We also need a clear mindset for the public and politicians to understand that re-wilding is not leaving land to grown and develop itself, rather it has to be managed appropriately. The rewilding myth that you buy a bit of land and leave it to its own devises ignores that fact that nearly every habitat in the UK has been shaped by man creating a great diversity. Indeed, with the security of being an island with very few Wars on its own soil Britain was shaped by a nation of farmers long before the phrase “a nation of shopkeepers” was coined. Rewilding is a "miss noma", as whilst it has a place, all land and wildlife can benefit from prudent management alongside man’s activity. If you look at Lincolnshire most of the great Lime Woods in the county were planted by Romans; if you left the former lost heathlands around Lincoln alone, they would not revert to heathland, rather they would possibly become scrubland, for heathland requires managed grazing. The landscape needs to be managed with nature, not left to become unmanaged scrub. This means I am seeking to protect the most efficient and best located arable farmers. That does not exclude them from being cyclical farmers, its just that the cycle may be achieved without livestock protecting soil with various creative methods. It is in my opinion madness to develop really productive farmland and then let the resource waste by putting it to any other use. It is a waste of energy and environmental resource that could be better applied to lower grade land. Once the resource is lost it will not be regained.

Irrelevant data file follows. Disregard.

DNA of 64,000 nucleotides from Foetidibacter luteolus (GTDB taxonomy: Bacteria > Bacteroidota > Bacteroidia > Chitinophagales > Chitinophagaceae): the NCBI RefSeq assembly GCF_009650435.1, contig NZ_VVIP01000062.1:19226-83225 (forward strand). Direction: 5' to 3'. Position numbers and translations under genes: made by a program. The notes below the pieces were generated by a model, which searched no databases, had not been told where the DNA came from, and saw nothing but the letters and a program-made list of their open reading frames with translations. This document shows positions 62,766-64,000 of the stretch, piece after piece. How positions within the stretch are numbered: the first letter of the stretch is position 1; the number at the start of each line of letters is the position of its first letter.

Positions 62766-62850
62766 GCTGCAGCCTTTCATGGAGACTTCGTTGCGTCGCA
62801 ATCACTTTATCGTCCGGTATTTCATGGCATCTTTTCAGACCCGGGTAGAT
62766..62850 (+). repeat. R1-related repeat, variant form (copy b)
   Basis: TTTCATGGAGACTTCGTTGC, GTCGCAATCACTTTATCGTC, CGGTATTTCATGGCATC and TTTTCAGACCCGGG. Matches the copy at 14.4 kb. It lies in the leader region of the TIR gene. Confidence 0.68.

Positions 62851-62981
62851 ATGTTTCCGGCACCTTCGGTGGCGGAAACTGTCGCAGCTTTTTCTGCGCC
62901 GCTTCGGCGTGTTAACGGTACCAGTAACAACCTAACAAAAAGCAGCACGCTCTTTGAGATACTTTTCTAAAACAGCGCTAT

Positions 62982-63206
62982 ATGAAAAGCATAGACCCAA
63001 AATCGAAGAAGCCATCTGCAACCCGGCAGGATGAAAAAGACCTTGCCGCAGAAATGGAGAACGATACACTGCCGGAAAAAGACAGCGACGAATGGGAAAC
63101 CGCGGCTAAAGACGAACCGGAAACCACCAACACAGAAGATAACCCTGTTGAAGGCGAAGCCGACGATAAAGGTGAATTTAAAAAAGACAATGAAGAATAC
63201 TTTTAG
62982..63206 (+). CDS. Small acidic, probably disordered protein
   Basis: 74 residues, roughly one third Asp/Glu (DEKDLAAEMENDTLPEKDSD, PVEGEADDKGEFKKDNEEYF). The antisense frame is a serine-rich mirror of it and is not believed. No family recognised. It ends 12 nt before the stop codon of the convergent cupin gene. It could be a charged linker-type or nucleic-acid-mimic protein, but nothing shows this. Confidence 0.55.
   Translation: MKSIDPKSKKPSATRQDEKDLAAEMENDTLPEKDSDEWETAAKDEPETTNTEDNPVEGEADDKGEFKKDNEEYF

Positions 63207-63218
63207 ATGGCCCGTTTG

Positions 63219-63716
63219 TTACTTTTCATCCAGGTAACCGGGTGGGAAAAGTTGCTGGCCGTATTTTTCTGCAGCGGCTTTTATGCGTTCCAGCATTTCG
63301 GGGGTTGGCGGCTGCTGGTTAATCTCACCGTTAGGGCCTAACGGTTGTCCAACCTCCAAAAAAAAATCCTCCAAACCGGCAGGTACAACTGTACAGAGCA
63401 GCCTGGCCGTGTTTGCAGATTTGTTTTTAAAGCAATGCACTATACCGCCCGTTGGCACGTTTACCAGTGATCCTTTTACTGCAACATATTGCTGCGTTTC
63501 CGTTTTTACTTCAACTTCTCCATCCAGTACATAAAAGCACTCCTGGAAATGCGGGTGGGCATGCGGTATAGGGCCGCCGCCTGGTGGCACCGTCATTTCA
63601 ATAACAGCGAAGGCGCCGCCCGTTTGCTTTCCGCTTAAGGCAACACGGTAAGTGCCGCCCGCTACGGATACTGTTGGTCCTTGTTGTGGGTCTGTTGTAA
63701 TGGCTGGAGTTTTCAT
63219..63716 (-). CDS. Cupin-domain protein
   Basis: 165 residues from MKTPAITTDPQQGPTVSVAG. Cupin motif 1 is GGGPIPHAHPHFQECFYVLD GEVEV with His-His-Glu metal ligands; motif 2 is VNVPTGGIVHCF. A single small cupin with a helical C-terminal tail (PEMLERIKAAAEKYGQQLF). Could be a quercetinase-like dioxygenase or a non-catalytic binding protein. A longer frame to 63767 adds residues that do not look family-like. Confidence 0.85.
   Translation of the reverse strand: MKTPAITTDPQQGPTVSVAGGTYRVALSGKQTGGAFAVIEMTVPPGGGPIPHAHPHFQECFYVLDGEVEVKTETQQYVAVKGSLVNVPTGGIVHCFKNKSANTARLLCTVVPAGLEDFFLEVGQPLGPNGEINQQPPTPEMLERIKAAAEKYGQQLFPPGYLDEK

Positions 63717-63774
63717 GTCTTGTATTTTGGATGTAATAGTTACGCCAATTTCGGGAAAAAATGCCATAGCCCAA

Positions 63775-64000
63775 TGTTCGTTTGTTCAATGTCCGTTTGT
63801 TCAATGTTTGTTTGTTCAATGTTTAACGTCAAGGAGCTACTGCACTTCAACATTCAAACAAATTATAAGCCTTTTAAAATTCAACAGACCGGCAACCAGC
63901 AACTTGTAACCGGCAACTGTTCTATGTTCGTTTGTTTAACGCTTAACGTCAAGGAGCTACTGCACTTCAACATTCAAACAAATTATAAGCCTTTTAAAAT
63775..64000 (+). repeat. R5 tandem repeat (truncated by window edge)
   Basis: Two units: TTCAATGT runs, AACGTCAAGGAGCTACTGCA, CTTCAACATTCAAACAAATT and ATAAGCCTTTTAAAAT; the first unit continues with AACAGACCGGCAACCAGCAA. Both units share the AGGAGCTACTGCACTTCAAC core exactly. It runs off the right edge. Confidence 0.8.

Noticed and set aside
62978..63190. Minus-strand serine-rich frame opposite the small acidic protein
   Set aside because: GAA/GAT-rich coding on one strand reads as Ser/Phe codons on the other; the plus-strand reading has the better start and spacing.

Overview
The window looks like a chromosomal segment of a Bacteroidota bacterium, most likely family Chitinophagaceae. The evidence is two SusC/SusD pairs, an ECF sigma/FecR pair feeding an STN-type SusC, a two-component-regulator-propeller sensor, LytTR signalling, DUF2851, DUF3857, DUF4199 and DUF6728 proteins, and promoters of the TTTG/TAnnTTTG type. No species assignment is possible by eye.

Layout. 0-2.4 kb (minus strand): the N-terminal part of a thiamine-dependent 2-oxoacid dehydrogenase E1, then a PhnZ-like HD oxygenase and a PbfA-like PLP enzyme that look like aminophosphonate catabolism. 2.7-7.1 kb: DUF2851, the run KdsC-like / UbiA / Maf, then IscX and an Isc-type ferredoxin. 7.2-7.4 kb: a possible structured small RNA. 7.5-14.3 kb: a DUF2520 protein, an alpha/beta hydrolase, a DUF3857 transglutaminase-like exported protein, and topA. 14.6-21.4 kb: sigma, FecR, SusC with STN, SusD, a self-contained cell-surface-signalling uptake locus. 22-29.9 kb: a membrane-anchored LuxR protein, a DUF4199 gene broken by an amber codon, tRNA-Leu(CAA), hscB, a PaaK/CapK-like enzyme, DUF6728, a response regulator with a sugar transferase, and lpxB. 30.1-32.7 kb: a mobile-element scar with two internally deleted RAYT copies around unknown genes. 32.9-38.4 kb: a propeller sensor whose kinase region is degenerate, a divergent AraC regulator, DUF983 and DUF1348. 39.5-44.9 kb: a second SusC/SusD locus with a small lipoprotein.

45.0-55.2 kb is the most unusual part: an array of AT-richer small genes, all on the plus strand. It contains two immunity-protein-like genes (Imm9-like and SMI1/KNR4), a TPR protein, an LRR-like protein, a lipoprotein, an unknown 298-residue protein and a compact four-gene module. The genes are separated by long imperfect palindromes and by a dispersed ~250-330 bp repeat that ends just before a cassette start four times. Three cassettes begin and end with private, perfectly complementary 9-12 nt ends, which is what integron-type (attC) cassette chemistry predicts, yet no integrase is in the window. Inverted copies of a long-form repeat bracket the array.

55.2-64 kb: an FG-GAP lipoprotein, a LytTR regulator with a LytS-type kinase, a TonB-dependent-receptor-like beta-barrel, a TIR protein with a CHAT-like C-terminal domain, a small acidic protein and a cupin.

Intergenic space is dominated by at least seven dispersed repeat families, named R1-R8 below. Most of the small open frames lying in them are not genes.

Finally I have one fear, and that is that we replace the cottage industry of bureaucracy that has saddled the farmer with a range of expensive services to manage that bureaucracy with a new, even worse, woolly and unregulated bureaucracy that has the farmer chasing their own tale trying to keep everyone happy. The slaughterman slaughters, the haulage driver transports goods, the agronomist advises on crops, the banker lends money, the seed merchant sells seed. Yes all these have regulations to follow, but at the apex the poor bloody farmer hardly gets chance to just farm.